Be inspired from East Asia with green space design principles
Those in property and design can take inspiration from East Asia when incorporating green space into urban design, says Andrew Wilson and Gavin McWilliam of Wilson McWilliam Studio.
We have just returned victorious from the fabulous Singapore Garden Festival. Having exhibited in the RHS Chelsea Flower Show 2014, the contrasting garden styles and themes were fascinating to see, many chiming with the Asian context.
For the Singapore context we developed ‘sacred grove’, a two level design combining cool shade with rain absorbent, sustainable roof planting. Singapore is extremely densely populated, with many residents living in high rise buildings. Architects and designers therefore explore innovative access to greenery, whether through roof gardens or ‘living walls’.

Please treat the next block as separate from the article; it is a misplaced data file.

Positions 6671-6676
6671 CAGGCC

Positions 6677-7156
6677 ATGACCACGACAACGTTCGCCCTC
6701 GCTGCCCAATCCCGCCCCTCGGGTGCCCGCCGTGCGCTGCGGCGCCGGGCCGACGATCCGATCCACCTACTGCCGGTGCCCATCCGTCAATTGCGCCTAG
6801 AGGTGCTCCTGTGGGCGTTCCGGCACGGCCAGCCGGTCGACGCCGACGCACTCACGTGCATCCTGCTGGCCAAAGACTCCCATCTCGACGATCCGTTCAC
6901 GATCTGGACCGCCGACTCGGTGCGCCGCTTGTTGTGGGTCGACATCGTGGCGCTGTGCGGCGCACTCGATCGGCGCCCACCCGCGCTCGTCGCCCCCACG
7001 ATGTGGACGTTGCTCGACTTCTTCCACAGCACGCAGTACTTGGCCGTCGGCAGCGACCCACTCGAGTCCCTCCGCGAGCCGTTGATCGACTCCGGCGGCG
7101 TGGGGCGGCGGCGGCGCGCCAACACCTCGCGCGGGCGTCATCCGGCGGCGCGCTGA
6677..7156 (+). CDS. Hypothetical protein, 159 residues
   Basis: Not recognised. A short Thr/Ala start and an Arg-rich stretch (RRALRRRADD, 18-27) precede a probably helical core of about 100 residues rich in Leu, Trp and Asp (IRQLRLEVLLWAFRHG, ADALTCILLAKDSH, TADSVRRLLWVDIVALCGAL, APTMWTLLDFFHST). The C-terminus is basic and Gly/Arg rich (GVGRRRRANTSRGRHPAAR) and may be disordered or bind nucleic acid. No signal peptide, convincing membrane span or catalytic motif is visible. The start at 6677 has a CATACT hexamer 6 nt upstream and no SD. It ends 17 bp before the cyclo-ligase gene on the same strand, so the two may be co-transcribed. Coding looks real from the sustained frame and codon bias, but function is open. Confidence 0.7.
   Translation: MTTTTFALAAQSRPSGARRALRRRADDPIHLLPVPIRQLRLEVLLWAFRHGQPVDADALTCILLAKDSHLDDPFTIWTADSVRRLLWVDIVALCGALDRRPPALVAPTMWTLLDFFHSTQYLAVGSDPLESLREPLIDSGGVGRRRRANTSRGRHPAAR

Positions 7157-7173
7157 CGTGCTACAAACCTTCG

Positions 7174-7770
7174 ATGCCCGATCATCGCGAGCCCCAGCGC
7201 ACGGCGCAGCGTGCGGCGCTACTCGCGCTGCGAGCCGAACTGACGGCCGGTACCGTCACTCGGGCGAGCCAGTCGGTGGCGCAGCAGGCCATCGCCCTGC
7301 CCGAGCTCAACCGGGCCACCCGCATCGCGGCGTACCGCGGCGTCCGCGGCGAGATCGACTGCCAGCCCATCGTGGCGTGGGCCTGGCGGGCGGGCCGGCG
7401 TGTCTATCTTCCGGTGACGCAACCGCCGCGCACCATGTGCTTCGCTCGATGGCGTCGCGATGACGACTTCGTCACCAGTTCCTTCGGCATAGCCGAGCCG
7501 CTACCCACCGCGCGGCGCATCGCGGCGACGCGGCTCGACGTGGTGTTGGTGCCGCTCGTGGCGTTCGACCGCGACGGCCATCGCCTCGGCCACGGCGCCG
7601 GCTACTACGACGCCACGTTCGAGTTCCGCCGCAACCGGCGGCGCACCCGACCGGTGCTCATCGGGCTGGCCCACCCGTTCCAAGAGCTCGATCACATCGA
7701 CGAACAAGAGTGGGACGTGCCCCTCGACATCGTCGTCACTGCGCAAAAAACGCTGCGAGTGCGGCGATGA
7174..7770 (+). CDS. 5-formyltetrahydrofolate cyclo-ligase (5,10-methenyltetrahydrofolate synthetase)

For ‘sacred grove’, slender angled poles supported the green roof creating a cool and shaded relaxation space. A central opening allowed light and rain to animate the space below and provided views of the grove planting above. The reflecting pool beneath caught the sky and was disturbed during excessive rainfall, connecting with the elements.
Returning to London we reflected on how gardens such as ‘sacred grove’ might work for increasingly dense European cities. Many new developments in London are incorporating roof ’gardens’ – such as Battersea Power Station, where residents will enjoy over 1.5 acres of green space. London Mayor Boris Johnson recently suggested high rise is the only way to cope with the capital’s housing crisis, meaning that “sky gardens” will be more common place. Stunning examples at The Heron in the City and Manhattan Loft Gardens in Stratford are already in place.
For European cities our architecture and infrastructure are significantly older than Singapore and building new homes more complex. However, as urban populations grow inspiration from Singapore may well ensure our green space is not a thing of the past.
Wilson McWilliam Studios won Gold and ‘Best in Show’ at the 2014 Singapore Garden Festival with its ‘sacred grove’ garden.
For other inspiring gardens from Singapore click here.
Images courtesy of Wilson McWilliam Studio
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